Background Crohn's disease recurs in the majority of patients after intestinal resection. Aim To compare the relative efficacy of thiopurines and anti-TNF therapy in patients at high risk of disease recurrence. Methods As part of a larger study comparing post-operative management strategies, patients at high risk of recurrence (smoker, perforating disease, ≥2nd operation) were treated after resection of all macroscopic disease with 3 months metronidazole together with either azathioprine 2 mg/kg/day or mercaptopurine 1.5 mg/kg/day. Thiopurine-intolerant patients received adalimumab induction then 40 mg fortnightly. Patients underwent colonoscopy at 6 months with endoscopic recurrence assessed blind to treatment. Results A total of 101 patients [50% male; median (IQR) age 36 (25-46) years] were included. There were no differences in disease history between thiopurine- and adalimumab-treated patients. Fifteen patients withdrew prior to 6 months, five due to symptom recurrence (of whom four were colonoscoped). Endoscopic recurrence (Rutgeerts score i2-i4) occurred in 33 of 73 (45%) thiopurine vs. 6 of 28 (21%) adalimumab-treated patients [intention-to-treat (ITT); P = 0.028] or 24 of 62 (39%) vs. 3 of 24 (13%) respectively [per-protocol analysis (PPA); P = 0.020]. Complete mucosal endoscopic normality (Rutgeerts i0) occurred in 17/73 (23%) vs. 15/28 (54%) (ITT; P = 0.003) and in 27% vs. 63% (PPA; P = 0.002). The most advanced disease (Rutgeerts i3 and i4) occurred in 8% vs. 4% (thiopurine vs. adalimumab). Conclusions In Crohn's disease patients at high risk of post-operative recurrence adalimumab is superior to thiopurines in preventing early disease recurrence.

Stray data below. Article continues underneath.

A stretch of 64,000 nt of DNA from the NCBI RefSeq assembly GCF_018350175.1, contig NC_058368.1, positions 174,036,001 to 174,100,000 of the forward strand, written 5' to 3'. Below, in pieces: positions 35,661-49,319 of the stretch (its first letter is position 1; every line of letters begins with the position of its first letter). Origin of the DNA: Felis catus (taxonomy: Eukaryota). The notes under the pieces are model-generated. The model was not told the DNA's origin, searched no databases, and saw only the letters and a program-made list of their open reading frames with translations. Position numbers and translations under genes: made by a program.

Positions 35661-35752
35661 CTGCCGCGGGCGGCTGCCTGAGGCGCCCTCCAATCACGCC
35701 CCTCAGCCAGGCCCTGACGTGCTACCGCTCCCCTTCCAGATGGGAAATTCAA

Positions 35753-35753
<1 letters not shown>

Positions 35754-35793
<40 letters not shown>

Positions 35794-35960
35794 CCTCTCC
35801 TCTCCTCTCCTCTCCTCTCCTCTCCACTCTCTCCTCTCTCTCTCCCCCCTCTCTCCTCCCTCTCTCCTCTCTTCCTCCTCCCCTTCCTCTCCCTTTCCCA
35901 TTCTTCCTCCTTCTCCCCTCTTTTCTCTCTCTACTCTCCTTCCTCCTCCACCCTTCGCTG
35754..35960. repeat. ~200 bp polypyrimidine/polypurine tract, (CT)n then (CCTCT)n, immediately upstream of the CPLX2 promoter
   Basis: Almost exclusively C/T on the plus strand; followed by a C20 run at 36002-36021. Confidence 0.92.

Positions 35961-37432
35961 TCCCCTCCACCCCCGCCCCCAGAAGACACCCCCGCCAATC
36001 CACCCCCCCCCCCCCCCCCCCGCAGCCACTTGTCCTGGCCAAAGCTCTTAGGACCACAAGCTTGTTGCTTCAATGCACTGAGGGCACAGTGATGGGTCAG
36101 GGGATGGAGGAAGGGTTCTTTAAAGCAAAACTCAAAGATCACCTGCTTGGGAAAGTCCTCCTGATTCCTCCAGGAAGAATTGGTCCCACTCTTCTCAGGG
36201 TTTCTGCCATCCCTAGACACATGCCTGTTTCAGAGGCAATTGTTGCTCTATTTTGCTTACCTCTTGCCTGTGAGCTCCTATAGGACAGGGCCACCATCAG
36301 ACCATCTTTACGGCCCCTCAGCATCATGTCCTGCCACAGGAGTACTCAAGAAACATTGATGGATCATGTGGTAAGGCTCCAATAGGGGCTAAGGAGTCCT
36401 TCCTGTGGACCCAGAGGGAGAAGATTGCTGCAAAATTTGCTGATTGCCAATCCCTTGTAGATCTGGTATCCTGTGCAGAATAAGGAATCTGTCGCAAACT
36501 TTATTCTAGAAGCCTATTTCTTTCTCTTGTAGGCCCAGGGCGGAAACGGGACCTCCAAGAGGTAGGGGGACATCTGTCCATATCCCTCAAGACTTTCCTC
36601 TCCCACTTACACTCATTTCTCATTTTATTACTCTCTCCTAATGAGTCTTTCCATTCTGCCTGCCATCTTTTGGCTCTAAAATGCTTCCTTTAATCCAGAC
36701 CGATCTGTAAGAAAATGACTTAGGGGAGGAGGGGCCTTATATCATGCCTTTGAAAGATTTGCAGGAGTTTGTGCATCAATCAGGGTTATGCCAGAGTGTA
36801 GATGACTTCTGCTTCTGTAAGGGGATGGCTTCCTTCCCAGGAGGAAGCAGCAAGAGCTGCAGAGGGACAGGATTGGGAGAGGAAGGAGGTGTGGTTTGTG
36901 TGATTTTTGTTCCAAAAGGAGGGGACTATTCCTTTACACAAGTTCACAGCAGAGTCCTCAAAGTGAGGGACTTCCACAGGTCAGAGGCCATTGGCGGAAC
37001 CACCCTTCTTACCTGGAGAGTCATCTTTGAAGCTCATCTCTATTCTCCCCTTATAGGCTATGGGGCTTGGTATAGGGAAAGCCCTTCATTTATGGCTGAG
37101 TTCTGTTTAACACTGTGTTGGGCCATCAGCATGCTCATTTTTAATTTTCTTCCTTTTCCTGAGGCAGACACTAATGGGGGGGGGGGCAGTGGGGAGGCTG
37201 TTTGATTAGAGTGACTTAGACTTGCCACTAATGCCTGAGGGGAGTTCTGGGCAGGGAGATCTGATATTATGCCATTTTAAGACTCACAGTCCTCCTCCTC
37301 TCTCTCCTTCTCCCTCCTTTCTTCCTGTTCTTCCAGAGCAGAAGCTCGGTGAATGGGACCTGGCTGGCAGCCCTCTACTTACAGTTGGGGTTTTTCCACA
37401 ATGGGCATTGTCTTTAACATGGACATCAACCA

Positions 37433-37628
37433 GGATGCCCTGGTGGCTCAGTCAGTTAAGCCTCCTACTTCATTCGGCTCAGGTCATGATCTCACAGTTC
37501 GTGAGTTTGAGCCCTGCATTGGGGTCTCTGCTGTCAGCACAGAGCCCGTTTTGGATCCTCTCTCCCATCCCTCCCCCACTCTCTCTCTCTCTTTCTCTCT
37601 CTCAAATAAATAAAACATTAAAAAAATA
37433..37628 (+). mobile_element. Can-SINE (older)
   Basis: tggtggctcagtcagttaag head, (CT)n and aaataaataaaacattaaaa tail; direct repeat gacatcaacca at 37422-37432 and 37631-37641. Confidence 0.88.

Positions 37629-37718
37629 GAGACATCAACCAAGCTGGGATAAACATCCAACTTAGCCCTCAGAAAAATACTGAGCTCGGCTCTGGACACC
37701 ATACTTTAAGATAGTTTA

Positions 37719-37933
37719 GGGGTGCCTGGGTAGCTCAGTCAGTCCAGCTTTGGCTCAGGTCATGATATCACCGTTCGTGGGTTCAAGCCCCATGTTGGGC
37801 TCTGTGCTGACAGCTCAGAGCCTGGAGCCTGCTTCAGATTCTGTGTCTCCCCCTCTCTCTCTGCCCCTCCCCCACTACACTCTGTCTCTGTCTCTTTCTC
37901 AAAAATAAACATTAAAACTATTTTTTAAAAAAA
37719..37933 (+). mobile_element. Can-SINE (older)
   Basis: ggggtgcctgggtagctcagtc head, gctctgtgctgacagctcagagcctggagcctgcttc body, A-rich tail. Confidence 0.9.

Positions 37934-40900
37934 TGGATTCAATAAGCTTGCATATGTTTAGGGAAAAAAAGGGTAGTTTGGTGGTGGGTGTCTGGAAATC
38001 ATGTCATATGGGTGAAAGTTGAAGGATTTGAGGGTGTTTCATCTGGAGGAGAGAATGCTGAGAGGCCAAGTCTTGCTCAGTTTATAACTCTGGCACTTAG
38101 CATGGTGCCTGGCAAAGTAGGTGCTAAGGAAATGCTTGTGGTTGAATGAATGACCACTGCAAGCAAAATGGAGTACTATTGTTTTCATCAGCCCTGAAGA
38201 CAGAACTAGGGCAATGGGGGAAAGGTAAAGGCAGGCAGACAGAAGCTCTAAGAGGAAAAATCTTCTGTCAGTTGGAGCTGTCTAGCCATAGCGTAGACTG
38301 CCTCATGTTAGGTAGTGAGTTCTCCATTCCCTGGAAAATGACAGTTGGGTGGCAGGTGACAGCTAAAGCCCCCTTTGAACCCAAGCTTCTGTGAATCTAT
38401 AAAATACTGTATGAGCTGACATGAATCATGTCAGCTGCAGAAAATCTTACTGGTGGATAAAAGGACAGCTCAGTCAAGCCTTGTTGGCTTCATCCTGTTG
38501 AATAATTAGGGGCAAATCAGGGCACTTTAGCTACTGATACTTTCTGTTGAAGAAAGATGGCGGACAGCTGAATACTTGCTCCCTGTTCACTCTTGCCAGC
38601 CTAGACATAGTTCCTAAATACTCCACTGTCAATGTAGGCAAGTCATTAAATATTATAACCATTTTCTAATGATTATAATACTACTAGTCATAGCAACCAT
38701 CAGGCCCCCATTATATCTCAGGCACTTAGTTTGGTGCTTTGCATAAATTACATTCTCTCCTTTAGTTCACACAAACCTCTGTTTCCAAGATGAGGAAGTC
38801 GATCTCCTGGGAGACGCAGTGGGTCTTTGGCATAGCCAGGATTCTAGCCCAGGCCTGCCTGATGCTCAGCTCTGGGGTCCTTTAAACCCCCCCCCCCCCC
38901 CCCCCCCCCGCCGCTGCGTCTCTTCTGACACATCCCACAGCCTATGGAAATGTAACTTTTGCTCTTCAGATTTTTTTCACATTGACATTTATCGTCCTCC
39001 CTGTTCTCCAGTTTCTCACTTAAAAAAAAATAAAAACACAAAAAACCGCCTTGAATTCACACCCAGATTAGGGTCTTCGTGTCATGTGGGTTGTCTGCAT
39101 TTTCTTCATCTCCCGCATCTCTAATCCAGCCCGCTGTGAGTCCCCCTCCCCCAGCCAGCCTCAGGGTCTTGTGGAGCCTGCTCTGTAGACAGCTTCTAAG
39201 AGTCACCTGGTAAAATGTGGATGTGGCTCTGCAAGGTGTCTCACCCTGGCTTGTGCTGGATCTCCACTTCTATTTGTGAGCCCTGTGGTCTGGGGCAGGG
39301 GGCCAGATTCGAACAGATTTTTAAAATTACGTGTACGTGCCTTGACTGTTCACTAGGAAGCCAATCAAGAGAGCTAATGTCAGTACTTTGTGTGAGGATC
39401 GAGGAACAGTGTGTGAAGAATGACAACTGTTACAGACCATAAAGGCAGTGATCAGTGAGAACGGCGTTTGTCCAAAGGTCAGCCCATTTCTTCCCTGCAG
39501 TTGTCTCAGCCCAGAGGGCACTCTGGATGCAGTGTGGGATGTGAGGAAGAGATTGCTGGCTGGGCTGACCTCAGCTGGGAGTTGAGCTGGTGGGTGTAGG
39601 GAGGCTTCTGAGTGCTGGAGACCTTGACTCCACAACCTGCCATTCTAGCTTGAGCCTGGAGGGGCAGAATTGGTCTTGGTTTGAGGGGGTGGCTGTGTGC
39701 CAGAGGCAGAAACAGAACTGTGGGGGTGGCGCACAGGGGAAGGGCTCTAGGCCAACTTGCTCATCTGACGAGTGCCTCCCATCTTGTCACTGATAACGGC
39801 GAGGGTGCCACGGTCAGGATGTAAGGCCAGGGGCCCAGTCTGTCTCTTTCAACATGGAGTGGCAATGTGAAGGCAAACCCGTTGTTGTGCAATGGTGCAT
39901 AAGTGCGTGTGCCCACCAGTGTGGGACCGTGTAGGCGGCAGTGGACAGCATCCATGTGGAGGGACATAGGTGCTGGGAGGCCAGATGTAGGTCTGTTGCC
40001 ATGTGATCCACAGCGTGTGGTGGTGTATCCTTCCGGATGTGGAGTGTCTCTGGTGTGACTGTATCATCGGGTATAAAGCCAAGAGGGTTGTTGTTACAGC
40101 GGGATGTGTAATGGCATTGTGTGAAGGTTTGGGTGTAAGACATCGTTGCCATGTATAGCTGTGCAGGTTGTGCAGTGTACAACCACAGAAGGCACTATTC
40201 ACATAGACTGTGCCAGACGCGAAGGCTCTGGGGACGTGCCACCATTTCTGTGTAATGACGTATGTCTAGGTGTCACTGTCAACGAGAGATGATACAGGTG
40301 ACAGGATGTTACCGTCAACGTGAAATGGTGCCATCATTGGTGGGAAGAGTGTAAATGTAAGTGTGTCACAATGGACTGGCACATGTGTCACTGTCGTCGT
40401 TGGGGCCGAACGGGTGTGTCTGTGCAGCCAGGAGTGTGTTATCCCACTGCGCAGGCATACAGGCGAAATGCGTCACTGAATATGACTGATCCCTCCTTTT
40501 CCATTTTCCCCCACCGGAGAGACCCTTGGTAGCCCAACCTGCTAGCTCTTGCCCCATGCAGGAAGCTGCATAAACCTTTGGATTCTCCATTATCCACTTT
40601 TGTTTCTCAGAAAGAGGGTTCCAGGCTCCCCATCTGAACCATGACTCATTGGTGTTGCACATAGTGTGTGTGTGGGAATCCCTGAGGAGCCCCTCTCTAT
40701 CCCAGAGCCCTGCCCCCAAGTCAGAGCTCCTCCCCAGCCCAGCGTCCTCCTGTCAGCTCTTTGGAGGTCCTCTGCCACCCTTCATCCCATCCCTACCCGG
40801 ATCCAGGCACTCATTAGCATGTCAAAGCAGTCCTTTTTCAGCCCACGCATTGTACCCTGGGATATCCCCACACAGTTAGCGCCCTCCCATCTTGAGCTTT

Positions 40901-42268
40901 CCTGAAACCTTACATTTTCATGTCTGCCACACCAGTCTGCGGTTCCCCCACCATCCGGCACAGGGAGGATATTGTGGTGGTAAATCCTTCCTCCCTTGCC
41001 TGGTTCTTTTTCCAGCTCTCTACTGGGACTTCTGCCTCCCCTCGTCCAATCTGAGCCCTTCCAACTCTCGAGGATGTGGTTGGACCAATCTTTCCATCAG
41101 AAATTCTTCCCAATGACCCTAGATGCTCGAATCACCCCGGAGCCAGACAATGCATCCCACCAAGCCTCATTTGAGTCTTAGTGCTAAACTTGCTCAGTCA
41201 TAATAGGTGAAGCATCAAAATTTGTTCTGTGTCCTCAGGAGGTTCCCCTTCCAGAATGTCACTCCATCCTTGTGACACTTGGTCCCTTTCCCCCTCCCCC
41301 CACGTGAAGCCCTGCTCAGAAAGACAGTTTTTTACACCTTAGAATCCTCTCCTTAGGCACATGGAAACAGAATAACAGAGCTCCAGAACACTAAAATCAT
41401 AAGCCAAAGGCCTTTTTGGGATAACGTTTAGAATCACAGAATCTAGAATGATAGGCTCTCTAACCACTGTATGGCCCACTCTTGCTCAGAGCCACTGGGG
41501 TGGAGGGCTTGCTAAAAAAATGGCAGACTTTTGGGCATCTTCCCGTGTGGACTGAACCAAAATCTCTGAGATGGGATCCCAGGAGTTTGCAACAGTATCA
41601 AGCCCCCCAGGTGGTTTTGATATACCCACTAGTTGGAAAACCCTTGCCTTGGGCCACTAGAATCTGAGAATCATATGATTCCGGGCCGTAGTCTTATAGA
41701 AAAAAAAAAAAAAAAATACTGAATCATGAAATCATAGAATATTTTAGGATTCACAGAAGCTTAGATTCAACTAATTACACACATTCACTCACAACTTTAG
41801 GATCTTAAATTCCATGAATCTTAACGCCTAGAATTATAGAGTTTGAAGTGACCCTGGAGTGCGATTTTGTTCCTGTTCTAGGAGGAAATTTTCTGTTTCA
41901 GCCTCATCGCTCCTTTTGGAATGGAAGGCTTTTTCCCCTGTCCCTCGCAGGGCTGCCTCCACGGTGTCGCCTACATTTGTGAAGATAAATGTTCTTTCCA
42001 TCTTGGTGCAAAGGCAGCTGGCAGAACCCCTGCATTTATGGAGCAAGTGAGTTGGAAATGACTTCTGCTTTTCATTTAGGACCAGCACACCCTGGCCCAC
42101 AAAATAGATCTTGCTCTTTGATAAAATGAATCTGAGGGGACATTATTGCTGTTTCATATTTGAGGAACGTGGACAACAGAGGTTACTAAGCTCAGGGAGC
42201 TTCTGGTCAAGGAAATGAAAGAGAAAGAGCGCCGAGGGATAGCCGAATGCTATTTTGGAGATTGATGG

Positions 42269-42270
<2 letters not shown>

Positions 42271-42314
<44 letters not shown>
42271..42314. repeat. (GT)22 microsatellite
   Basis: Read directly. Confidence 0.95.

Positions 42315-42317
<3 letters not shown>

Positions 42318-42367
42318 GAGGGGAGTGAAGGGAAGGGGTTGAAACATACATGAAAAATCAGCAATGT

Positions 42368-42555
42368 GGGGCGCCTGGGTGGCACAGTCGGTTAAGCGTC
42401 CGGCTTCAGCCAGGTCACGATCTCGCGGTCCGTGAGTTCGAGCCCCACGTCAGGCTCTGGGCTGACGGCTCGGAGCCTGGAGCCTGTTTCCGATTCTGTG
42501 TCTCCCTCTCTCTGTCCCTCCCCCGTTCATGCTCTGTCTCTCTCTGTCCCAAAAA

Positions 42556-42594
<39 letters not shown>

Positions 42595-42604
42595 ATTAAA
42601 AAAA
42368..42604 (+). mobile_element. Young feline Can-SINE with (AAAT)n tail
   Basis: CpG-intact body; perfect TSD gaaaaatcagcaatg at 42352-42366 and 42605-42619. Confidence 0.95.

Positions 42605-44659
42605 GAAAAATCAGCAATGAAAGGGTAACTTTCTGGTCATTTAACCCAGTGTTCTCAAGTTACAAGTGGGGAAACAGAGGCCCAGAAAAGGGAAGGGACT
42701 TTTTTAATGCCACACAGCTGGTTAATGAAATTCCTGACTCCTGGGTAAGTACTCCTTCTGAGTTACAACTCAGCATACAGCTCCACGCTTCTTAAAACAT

|Number of pages||13|
|Journal||Alimentary Pharmacology and Therapeutics|
|Publication status||Published - 1 Oct 2015|